Students will analyze the historical significance of individuals, groups, and events.
In the 19th Century(1800's), the United States was changing rapidly, as we noted in the recent Market Revolution and Reform Movements episodes. Things were also in a state of flux for women. The reform movements, which were in large part driven by women, gave these self-same women the idea that they could work on their own behalf, and radically improve the state of their own lives. So, while these women were working on prison reform, education reform, and abolition, they also started talking about equal rights, universal suffrage, temperance, and fair pay. Women like Susan B. Anthony, Carry Nation, Elizabeth Cady Stanton, the Grimkés, and Lucretia Mott strove tirelessly to improve the lot of American women, and it worked, eventually also The Christian Temperance Union, the Seneca Falls Convention, the Declaration of Sentiments, and a whole bunch of other groups that made life better for women.
Starter : Write 2 paragraphs about a time when you have been an advocate.
Classwork: Readworks Non-Fiction: Ronald Reagan's Proclamation of Women's History Month, 1987. Read the passages answer questions 1-4.
Pre-AP Open Response: What does the word "proclamation" mean? Compare and contrast Reagan's proclamation with others we have studied. (1 paragraph)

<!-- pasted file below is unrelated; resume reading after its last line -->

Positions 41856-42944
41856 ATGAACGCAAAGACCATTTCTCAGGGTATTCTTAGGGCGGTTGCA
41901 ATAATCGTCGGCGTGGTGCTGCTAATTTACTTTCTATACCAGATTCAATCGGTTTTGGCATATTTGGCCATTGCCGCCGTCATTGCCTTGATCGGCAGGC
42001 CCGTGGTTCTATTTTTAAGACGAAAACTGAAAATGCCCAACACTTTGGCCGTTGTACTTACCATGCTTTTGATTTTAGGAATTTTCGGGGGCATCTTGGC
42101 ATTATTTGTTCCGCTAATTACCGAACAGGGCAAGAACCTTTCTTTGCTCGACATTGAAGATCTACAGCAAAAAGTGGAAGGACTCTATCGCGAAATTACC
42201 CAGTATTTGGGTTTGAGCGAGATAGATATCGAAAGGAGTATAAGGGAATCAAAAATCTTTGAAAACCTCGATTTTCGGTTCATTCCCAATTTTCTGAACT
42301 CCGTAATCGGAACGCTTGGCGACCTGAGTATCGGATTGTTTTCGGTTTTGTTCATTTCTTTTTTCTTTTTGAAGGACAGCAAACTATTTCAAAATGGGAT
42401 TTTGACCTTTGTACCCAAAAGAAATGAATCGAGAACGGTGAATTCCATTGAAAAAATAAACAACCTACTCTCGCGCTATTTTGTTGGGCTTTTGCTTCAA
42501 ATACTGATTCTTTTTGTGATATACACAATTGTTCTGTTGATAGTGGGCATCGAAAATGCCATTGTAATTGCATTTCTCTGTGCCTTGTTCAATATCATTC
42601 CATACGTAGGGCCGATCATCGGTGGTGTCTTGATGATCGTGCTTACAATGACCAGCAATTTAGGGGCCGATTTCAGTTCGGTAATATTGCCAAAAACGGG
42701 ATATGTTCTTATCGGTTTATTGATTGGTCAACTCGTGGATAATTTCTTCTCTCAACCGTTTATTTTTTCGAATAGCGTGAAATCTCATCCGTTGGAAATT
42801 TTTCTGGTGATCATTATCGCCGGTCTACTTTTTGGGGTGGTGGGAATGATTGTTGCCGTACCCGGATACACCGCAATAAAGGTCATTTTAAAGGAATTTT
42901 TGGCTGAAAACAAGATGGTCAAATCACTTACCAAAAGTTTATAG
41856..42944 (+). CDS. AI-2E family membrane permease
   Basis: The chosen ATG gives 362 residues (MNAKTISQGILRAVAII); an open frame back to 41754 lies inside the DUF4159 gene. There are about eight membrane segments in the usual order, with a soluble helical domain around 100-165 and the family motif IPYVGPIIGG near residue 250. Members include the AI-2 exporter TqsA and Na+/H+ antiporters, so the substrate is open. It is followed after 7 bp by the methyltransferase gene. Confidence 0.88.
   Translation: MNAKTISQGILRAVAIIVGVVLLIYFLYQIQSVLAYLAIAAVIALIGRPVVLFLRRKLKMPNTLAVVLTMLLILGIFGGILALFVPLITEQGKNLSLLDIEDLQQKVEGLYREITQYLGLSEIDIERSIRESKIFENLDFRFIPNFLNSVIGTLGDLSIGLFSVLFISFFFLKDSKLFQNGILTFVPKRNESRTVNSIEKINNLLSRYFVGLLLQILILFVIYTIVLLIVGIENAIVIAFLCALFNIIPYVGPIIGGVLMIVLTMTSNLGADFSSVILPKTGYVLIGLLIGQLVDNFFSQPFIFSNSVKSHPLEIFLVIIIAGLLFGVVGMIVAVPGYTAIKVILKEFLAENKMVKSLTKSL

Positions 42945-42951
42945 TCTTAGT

Students will analyze economic, geographic, and technological growth associated with the Second Industrial Revolution and its impact on American society.
Students will examine government policies and laws that addressed the escalating labor conflicts
and the rise of labor unions using primary and secondary sources
Who was Lewis Hines?
Students will examine the effects of immigration after 1870 (e.g., social patterns, national unity, cultural diversity, conflicts)
Objective Unit3: 5
Students will analyze responses to social, economic, and political issues prior to 1900
(e.g., successes and failures of Populism, economic depressions, civil service reform,
Tammany Hall, business regulations)
What, you may ask, is the Gilded Age? The term comes from a book by Mark Twain and Charles Dudley Warner titled, "The Gilded Age." You may see a pattern emerging here. It started in the 1870s and continued on until the turn of the 20th century. The era is called Gilded because of the massive inequality that existed in the United States. Gilded Age politics were marked by a number of phenomenons, most of them having to do with corruption. On the local and state level, political machines wielded enormous power. John gets into details about the most famous political machine, Tammany Hall. Tammany Hall ran New York City for a long, long time, notably under Boss Tweed. Graft, kickbacks, and voter fraud were rampant, but not just at the local level. Ulysses S. Grant ran one of the most scandalous presidential administrations in U.S. history, and John will tell you about two of the best known scandals, the Credit Mobilier scandal and the Whiskey Ring. There were a few attempts at reform during this time, notably the Civil Service Act of 1883 and the Sherman Anti-trust act of 1890. John will also get into the Grange Movement of the western farmers, and the Populist Party that arose from that movement. The Populists, who threw in their lot with William Jennings Bryan, never managed to get it together and win a presidency, and they faded after 1896.